Much noise is being made today about Alana Thompson (a.k.a. Honey Boo Boo)’s family’s child rearing techniques. Specifically: the fact that Alana’s half-sister Lauryn (a.k.a. “Pumpkin“) was photographed giving her baby niece Kaitlyn a taste of Mountain Dew on her pacifier. This is obviously not what you’re supposed to do with a baby, but before you form a lynch mob outside her double wide, here are some things you might consider.
First of all, Pumpkin is 12 years old, and kind of a naughty little weirdo. 17-year-old Anna, the baby’s mom, is not the one who did it. Looking at the pictures, I’m not even sure she was aware it was happening at the time. Should she have handed the baby off to her 12-year-old sister? Maybe, maybe not. But it’s not like it was a grown up giving her the stuff.
That said, this family is hardly a paragon of health. “Mama” June Shannon is already infamous for giving Alana (age 6) a “go go juice” concoction to help pep her up for her pageant competitions. She obviously is not aware of the general medical consensus on the issue, which is that too much caffeine can give a child neurological or cardiovascular problems. Do you really think she’d do that to her kid on purpose? But if you’re going to get mad at this family for giving a baby a taste of Mountain Dew on a pacifier, or even some go go juice before a pageant, you’re kind of missing the point. Being raised on the Standard American Diet (SAD) of white carbs, fats, sugars, hormone-laden meat, and preservatives does far more harm to a child’s health than whatever microscopic amount of soda Kaitlyn ingested. But unlike some of my more conservative friends, I’m not willing to blame the family for this.
Like many mothers living somewhere near the poverty line, June Shannon is doing her best with limited resources. Her primary concern is making sure her kids don’t go hungry; health is secondary. Unfortunately, the way the system is currently set up, millions of dollars are spent each year by mega-corporations to make unhealthy foods artificially cheap and appealing to those most vulnerable to this type of economic coercion. Fresh fruits and veggies are not sold at the food auctions June goes to, nor are they the focus of the coupons she collects. Is it possible to feed a family healthily on the cheap? Sure, but it requires knowledge June probably lacks. And even once you gain that knowledge, it’s incredibly hard to break out of a lifetime of unhealthy eating habits when your tastebuds were trained, from a very young age, to want crap and only crap. Given all the other challenges facing poor families, “eating the healthiest food possible” is often viewed as the luxury it has become.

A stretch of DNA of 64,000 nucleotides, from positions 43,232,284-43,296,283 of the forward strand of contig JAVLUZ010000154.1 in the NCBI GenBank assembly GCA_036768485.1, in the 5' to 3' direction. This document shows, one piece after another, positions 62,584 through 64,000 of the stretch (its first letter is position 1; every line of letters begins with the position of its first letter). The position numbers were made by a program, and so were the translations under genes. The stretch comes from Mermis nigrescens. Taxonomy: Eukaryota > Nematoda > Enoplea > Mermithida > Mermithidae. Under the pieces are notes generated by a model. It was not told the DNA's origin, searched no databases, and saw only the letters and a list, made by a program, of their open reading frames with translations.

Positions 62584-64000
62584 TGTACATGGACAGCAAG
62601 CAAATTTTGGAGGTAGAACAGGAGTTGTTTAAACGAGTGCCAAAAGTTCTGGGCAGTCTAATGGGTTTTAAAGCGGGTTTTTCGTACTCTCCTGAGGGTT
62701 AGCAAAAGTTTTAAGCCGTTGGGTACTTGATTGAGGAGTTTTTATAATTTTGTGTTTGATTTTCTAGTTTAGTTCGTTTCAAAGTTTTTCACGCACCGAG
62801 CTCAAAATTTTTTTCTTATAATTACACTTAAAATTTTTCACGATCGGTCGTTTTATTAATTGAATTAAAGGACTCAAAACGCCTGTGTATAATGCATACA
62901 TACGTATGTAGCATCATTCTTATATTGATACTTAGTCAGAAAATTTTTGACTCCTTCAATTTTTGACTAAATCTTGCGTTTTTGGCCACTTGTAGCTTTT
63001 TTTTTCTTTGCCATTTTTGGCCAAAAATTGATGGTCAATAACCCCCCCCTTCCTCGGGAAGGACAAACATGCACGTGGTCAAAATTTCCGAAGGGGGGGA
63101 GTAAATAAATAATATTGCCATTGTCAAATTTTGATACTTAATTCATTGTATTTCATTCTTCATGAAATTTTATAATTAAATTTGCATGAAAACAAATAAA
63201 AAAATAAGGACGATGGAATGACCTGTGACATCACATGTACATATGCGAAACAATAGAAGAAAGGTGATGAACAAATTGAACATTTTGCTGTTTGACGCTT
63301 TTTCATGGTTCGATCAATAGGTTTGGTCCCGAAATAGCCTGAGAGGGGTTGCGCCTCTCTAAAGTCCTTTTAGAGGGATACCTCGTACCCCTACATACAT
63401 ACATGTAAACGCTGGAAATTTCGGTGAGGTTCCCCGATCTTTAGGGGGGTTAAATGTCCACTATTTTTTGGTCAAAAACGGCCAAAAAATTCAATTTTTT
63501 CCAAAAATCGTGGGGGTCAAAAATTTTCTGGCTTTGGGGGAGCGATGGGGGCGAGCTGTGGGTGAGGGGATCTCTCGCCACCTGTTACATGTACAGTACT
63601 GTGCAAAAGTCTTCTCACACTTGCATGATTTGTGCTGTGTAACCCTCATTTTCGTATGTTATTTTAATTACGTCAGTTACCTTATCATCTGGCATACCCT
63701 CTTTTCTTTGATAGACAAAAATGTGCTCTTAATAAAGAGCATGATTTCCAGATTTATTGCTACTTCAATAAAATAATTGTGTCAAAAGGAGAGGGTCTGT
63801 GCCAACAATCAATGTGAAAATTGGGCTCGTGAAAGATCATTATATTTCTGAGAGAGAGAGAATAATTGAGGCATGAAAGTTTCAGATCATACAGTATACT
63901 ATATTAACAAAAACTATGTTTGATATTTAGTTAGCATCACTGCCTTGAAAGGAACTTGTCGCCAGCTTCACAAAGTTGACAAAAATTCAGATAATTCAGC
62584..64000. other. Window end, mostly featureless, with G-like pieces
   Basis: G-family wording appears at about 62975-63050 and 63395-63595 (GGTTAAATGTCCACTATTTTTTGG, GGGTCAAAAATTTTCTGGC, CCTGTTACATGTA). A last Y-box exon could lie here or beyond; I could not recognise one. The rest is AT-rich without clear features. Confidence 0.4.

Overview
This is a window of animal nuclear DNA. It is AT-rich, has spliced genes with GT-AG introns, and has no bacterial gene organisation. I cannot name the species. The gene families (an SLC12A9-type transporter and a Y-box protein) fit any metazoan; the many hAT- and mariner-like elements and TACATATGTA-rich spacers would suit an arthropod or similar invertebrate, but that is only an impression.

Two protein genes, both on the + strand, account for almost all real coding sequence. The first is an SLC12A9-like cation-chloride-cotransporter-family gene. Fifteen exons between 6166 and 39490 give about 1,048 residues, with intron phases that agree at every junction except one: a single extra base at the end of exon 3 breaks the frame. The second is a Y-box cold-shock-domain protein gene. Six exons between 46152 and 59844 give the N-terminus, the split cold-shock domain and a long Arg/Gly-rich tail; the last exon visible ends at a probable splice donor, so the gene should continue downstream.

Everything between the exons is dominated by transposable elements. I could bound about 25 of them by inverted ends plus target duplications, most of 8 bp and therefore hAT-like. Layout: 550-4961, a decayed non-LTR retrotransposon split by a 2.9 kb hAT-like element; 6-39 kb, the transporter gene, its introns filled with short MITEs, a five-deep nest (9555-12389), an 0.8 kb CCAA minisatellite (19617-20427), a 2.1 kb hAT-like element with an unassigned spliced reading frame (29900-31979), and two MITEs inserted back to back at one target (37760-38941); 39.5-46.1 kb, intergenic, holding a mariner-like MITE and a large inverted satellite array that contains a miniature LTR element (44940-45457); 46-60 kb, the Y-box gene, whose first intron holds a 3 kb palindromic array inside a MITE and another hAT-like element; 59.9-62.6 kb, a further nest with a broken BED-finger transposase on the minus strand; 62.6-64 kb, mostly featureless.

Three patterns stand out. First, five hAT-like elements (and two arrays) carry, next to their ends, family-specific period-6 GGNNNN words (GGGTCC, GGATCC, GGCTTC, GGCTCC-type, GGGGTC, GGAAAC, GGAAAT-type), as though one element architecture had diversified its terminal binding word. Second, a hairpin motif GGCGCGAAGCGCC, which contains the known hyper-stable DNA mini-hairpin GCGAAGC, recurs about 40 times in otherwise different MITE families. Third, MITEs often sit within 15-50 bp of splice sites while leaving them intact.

Of course, it’s hard to write about how this family is oppressed by poverty without sounding condescending (which is something I want to avoid). But the fact is, they are. It’s not because they’re not naturally smart or wonderful or loving people (i.e. what I focused on in my last post about them). It’s simply the culture they were raised in. Viewing their redneck lifestyle as a choice is an easy way to ignore the huge fucking problems caused by a system based on inequality and exploitation. Someone’s always going to get the short end of the stick.
In the end, I think it’s possible to be charmed by the way this family sticks together, makes the most of what they have, refuses to be ashamed, and generally has tons of fun at the same time that you hate the larger forces that gave them so little to begin with. If you’re upset about the poor eating habits of this family, take it to the streets, the voting booth, the volunteer program, or all of the above. But don’t get mad at a 12-year-old named Pumpkin unless you’re willing to arm her with age appropriate information and grocery money.
(Via The Daily Mail)